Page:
Ok, maybe not so exciting to look at, but, according to All Things Considered, these manual tools got man on the moon! Slide rules were vital instruments for 350 years, helping scientists, engineers and spacemen make multiple, complicated calculations, such as finding square roots. You move the sliding pieces and the right answer just seems to appear. Now, I don’t understand the mechanics - even the curator of the MIT Museum calls it ‘magic’ - but I can understand that the slide rule gets you thinking about “math in geographical terms – you begin to know where the right answer is supposed to be.” So, in other words, what it does, what it represents, is a better grip on the relationships between numbers. It’s a hands-on way of understanding data, using a visualisation tool.
I have favourite examples of data visualisation - so I’ll add the slide rule to my list – and I collect them because of my frequent data dilemmas - How do I apply order to this data, which our systems keep producing, in the most communicative way? How do I draw out the most insight? How can I present this in the best way for this team?
Data analytics can seem like a disconcerting minefield to a fundraiser - but we all know that statistics, presented well, help us to make better decisions. Luckily, it's easier than ever for fundraisers to develop their data analysis skills – and we know there's so much insight we could generate and share. In this post, the first of a series about data, I’ll cover graph dos and don’ts, some handy free insight tools, and discuss ways in which we as a sector could dig deeper into data, starting with data visualisation.
The good, the bad and the ugly
Examples of beautiful data analysis are everywhere –
- #MakeoverMonday, where talented twitterers compete to create the most compelling designs
- Free, interactive dashboard tools like Google Data Studio or Microsoft PowerBI help you order your data
- The amazing Wikidata demonstrates cross-referencing, so we find unexpected delights such as a list of all cats ever named in wikipedia articles.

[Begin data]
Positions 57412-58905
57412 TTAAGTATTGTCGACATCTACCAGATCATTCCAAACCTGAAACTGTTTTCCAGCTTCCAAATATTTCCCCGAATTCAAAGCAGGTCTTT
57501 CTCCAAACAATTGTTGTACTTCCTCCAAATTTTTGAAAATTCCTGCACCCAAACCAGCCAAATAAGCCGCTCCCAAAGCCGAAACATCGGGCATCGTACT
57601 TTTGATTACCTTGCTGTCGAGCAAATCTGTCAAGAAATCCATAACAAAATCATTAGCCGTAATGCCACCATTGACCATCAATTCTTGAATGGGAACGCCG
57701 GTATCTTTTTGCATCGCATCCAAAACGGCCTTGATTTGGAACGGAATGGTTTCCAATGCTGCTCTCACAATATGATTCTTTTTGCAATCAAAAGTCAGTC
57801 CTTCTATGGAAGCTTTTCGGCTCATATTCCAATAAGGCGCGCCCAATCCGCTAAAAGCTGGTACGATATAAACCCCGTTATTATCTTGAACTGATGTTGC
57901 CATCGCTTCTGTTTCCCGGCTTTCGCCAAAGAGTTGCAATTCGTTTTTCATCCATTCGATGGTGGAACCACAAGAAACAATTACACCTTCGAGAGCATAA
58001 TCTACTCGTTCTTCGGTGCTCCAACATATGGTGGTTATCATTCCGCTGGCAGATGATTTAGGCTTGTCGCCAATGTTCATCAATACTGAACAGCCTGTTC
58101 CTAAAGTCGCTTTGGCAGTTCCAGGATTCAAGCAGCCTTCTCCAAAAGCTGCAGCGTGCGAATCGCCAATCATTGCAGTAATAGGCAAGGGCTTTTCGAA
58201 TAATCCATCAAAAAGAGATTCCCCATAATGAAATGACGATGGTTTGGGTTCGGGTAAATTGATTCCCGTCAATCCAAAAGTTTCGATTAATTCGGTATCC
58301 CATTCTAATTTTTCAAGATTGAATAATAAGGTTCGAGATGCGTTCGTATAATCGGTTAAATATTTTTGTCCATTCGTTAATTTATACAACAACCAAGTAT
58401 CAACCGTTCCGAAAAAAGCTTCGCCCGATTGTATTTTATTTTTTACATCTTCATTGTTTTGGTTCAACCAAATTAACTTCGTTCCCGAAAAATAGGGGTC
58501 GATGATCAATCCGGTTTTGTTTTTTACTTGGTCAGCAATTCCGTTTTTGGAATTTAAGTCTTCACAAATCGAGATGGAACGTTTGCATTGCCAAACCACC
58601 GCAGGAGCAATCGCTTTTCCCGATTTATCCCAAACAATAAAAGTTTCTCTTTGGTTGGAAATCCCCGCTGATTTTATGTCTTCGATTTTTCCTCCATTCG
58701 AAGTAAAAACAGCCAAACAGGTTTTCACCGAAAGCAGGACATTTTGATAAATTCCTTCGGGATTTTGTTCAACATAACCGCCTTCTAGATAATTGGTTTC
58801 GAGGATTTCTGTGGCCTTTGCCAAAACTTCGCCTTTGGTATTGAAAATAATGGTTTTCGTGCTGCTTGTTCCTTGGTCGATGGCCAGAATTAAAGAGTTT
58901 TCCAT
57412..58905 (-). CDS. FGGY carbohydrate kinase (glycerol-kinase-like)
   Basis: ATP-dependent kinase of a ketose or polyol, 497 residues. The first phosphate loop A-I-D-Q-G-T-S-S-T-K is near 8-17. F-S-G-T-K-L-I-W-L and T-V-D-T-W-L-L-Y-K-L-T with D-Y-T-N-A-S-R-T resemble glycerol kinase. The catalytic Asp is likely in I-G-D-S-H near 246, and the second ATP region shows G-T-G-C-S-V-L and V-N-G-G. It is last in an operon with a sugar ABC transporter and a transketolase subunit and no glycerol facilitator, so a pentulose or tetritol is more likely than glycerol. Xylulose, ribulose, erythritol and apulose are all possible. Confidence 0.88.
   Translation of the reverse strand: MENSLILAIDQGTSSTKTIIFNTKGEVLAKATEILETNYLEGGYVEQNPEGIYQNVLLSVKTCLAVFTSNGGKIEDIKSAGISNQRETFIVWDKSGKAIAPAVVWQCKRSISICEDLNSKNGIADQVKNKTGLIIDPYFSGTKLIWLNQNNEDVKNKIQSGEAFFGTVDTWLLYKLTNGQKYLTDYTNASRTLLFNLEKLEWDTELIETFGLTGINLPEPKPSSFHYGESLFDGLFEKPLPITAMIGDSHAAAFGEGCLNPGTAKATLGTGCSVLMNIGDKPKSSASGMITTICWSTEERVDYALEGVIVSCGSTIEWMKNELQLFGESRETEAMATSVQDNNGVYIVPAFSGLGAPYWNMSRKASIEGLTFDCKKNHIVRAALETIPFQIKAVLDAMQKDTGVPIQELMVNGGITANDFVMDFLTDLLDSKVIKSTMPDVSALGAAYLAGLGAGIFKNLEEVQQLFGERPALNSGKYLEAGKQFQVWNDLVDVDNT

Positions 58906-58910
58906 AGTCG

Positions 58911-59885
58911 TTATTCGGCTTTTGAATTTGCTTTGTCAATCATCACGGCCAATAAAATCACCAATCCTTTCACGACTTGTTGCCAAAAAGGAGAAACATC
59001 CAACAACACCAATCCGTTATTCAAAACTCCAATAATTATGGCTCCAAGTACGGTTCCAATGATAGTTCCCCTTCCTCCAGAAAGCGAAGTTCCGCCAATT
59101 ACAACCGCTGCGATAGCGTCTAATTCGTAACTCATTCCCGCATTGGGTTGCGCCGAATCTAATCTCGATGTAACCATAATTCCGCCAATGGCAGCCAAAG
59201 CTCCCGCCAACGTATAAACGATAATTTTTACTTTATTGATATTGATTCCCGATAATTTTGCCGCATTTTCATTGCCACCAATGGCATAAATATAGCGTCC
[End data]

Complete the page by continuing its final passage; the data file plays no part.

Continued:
- More recently, we’re now accustomed to the frighteningly exact research of the John Hopkins University Coronavirus map.
This is data that helps us to understand, to make connections, and helps us to be safe. And we all take for granted that visualising data helps us make better decisions – from a weather map to a workout machine display. But how do we know which graph will work best in each scenario?
Here’s a case in point. It turns out that the ‘data community’ really doesn’t rate the pie chart – or rather, feels they have a far narrower application than is generally understood. Business Insider calls them 'easily the worst way to convey information ever developed in the history of data visualization.’ Wow. Did you know that? How many other data faux pas am I guilty of?!
‘Data dos’ and ‘data don’ts'
Here are some things I’ve learned about graphs:
- The best visualisations don’t seem to be the ones that attempt to show complex, multi-faceted data. Instead they pull insight out of a few, carefully chosen, lines of data – about three strands seems right: such as a line graph showing how visitor donations are influenced by guest footfall and weather conditions.
- It can help to consider ‘cognitive load’, especially if you’re experimenting with a new graph type, because unfamiliarity can mean you lose your impact.
- The number of colours you use (three again seems best practice), how many different graph types you use and how much ‘clutter’ you include (like data keys and labels) can all get in the way of understanding
- Think twice before making something 3D
- Graphs can also skew and manipulate data really easily, so there’s some best practice to follow for clarity and honesty as well.
Where my data visualisers at?
There is widespread demand for data analysis skills, and fundraising (and the cultural sector more generally) is probably not the first area new graduates with these abilities consider: in a survey conducted in 2019, a huge 95% did not connect the skills of researching and analysing data with fundraiser jobs. There is also pressure on arts and cultural organisations to catch up with this explosion of data-led decision making and huge interest in their creative projects. I don’t have an IT degree, and I have never worked for a technology company, but, like many fundraisers, working with fundraising databases has led to many data projects, and I’ve seen extraordinary things become clear through good data analysis. I've picked up skills along the way, and I interact with people who coax data in complex and insightful ways – but they are often outside of our sector.
However, opportunities to upskill within arts and culture organisations are increasing – the Turing Institute offers a Data Science for Social Good summer course – the Arts Council recently launched the amazing Digital Culture Network - and my own city of Newcastle hosts DataJam, where a wide-ranging group of participants pool experience and skills to solve real challenges.
Wrangling data can feel like an unfamiliar world but, as data visualisation is inherently creative, it’s such a fruitful space for collaboration - we should be in on the conversation!
Working with data can be experimental, collaborative and fun. Lets’ explore the wonderful world of data.. Here’s an example infographic, what do you think?